The New York Times reported recently on efforts by providers and payers to increase patient medication adherence through the use financial incentives paid to patients. The article cited the use of small financial payments (<$100), awarded via lotteries, to patients that take Warfarin –- an anti-blood clotting medication.
There is certainly nothing wrong with financial incentives. Incentives have been proven successful in changing selected provider (quality and safety improvement) and patient behavior (stop smoking, weight loss and taking health risk surveys). But paying patients to take their medication is different. Actually, the evidence suggests that it is a just plain stupid idea for a whole lot of reasons. Read more »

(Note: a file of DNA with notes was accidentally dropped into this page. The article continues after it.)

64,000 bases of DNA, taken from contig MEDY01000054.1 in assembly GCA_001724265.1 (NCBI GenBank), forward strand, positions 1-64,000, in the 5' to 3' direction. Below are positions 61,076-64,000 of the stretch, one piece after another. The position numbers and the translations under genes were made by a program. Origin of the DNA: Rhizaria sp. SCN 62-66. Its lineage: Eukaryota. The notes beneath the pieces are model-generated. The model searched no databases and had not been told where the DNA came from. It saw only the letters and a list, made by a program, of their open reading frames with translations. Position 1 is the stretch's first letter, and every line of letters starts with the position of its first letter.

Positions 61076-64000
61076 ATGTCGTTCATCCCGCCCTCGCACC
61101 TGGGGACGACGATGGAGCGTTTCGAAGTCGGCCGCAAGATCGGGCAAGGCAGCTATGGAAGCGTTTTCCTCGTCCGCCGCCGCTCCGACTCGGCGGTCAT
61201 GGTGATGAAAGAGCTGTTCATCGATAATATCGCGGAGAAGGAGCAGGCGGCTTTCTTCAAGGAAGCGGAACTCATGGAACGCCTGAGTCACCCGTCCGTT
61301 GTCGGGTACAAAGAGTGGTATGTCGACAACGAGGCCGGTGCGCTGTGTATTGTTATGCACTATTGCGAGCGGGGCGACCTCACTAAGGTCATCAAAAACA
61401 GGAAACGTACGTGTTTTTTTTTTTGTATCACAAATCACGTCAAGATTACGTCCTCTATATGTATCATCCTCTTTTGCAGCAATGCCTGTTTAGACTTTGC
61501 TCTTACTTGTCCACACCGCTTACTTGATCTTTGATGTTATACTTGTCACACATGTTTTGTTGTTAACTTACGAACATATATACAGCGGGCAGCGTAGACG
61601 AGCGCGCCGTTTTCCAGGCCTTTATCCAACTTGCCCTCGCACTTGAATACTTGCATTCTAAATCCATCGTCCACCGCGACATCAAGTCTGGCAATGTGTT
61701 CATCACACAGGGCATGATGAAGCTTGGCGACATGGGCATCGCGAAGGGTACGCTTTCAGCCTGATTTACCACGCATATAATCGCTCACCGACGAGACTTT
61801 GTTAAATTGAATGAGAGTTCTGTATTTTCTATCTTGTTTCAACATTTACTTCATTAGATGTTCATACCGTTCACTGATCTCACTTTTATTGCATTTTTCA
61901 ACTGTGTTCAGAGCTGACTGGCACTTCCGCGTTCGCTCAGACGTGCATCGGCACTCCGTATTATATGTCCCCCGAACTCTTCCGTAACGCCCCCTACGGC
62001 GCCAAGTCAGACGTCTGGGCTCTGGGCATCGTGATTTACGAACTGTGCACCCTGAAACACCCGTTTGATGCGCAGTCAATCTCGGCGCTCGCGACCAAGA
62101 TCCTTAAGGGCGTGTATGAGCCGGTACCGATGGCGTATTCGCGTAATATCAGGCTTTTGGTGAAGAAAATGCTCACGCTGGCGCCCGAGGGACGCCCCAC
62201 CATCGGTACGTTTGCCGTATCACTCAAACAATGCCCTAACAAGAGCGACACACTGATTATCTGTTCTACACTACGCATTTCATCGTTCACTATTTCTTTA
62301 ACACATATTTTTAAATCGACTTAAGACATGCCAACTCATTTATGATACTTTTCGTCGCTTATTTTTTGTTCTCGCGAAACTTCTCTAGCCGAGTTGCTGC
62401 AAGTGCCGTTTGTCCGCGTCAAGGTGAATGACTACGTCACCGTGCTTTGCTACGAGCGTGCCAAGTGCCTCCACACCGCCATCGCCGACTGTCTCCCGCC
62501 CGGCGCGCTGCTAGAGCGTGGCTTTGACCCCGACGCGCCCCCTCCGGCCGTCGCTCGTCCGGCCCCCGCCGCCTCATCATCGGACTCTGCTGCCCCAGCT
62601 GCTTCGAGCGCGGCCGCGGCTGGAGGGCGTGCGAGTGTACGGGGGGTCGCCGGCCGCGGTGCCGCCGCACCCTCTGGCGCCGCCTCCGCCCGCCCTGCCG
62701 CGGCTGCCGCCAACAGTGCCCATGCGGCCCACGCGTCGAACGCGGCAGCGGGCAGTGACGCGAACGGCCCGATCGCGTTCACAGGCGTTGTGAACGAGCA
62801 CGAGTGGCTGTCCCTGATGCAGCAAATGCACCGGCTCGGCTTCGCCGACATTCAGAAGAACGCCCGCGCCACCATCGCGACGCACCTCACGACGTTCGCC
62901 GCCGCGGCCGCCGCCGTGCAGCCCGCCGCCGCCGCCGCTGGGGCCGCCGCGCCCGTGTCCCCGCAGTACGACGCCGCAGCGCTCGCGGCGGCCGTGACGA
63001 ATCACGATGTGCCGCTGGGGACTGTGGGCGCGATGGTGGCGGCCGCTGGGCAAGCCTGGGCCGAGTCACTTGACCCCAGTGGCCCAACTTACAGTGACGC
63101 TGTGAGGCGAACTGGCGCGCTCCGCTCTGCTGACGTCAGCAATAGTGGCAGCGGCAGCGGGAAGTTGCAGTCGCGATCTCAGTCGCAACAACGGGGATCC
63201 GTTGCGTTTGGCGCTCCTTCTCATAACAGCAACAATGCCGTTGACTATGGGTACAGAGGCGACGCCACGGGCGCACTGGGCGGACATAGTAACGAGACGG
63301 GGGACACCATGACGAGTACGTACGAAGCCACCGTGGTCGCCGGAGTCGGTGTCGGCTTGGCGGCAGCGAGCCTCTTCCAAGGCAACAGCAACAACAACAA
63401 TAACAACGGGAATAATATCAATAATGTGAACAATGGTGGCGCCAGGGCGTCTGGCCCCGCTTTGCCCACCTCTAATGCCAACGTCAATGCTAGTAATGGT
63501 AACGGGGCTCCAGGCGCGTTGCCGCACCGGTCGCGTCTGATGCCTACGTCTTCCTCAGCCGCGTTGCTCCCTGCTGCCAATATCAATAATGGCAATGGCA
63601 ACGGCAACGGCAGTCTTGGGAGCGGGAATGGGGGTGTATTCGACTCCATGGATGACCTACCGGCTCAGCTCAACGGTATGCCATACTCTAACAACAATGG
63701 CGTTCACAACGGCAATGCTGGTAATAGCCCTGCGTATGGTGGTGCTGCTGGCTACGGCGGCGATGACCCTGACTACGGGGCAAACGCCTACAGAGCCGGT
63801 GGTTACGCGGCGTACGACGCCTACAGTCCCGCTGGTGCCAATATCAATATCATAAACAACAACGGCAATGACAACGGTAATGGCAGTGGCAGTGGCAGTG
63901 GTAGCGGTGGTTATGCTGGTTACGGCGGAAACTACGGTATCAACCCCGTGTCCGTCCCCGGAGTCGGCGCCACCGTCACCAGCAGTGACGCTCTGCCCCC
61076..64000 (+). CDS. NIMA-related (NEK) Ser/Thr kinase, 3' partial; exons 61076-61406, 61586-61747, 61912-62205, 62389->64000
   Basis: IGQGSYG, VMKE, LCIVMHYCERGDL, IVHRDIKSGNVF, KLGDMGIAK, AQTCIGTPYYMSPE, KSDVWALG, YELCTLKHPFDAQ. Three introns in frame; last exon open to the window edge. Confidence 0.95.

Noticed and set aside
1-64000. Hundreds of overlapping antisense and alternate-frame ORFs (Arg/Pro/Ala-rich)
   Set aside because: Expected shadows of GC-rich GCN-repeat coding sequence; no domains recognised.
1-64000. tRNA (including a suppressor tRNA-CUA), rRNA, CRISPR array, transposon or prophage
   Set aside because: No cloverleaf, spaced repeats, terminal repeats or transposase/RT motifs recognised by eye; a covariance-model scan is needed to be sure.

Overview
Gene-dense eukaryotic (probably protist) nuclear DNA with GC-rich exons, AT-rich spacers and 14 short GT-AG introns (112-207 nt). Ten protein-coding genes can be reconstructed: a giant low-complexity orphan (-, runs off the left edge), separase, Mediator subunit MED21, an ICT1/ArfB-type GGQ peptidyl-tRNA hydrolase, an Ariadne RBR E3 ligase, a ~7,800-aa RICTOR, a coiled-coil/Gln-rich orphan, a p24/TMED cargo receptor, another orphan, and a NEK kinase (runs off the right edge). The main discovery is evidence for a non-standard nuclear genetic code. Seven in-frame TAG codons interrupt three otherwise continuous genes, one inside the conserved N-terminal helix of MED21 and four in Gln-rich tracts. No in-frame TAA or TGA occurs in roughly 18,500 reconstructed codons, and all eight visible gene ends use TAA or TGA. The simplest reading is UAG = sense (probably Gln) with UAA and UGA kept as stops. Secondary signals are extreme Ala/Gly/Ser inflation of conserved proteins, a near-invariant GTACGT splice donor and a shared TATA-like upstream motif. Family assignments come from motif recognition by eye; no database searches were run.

*This blog post was originally published at Mind The Gap*